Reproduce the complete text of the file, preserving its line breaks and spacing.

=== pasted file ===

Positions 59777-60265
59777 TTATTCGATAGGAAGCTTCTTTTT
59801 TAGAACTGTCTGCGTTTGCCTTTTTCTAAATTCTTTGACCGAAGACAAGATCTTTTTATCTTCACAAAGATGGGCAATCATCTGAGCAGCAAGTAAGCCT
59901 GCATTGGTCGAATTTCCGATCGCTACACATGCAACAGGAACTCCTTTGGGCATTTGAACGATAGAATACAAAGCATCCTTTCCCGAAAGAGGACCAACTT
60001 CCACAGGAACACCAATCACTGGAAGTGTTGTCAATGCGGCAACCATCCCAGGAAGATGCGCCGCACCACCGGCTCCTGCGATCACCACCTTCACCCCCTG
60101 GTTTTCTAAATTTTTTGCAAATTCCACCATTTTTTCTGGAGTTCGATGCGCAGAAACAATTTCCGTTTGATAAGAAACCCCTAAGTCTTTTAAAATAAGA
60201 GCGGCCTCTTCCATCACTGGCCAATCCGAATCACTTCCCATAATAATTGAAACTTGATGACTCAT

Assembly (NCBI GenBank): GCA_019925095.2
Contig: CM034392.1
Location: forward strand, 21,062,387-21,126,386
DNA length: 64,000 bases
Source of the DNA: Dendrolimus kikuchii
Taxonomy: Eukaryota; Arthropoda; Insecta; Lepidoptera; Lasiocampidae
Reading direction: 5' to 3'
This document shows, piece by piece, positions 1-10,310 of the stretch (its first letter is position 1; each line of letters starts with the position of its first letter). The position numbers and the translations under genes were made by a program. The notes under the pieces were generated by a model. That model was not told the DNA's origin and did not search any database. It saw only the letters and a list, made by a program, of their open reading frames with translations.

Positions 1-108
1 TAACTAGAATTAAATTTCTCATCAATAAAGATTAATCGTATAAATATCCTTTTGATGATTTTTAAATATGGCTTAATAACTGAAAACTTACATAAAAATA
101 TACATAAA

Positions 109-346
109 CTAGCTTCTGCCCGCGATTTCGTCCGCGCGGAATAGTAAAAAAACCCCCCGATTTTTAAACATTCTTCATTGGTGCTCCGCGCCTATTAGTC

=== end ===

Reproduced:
Positions 59777-60265
59777 TTATTCGATAGGAAGCTTCTTTTT
59801 TAGAACTGTCTGCGTTTGCCTTTTTCTAAATTCTTTGACCGAAGACAAGATCTTTTTATCTTCACAAAGATGGGCAATCATCTGAGCAGCAAGTAAGCCT
59901 GCATTGGTCGAATTTCCGATCGCTACACATGCAACAGGAACTCCTTTGGGCATTTGAACGATAGAATACAAAGCATCCTTTCCCGAAAGAGGACCAACTT
60001 CCACAGGAACACCAATCACTGGAAGTGTTGTCAATGCGGCAACCATCCCAGGAAGATGCGCCGCACCACCGGCTCCTGCGATCACCACCTTCACCCCCTG
60101 GTTTTCTAAATTTTTTGCAAATTCCACCATTTTTTCTGGAGTTCGATGCGCAGAAACAATTTCCGTTTGATAAGAAACCCCTAAGTCTTTTAAAATAAGA
60201 GCGGCCTCTTCCATCACTGGCCAATCCGAATCACTTCCCATAATAATTGAAACTTGATGACTCAT

Assembly (NCBI GenBank): GCA_019925095.2
Contig: CM034392.1
Location: forward strand, 21,062,387-21,126,386
DNA length: 64,000 bases
Source of the DNA: Dendrolimus kikuchii
Taxonomy: Eukaryota; Arthropoda; Insecta; Lepidoptera; Lasiocampidae
Reading direction: 5' to 3'
This document shows, piece by piece, positions 1-10,310 of the stretch (its first letter is position 1; each line of letters starts with the position of its first letter). The position numbers and the translations under genes were made by a program. The notes under the pieces were generated by a model. That model was not told the DNA's origin and did not search any database. It saw only the letters and a list, made by a program, of their open reading frames with translations.

Positions 1-108
1 TAACTAGAATTAAATTTCTCATCAATAAAGATTAATCGTATAAATATCCTTTTGATGATTTTTAAATATGGCTTAATAACTGAAAACTTACATAAAAATA
101 TACATAAA

Positions 109-346
109 CTAGCTTCTGCCCGCGATTTCGTCCGCGCGGAATAGTAAAAAAACCCCCCGATTTTTAAACATTCTTCATTGGTGCTCCGCGCCTATTAGTC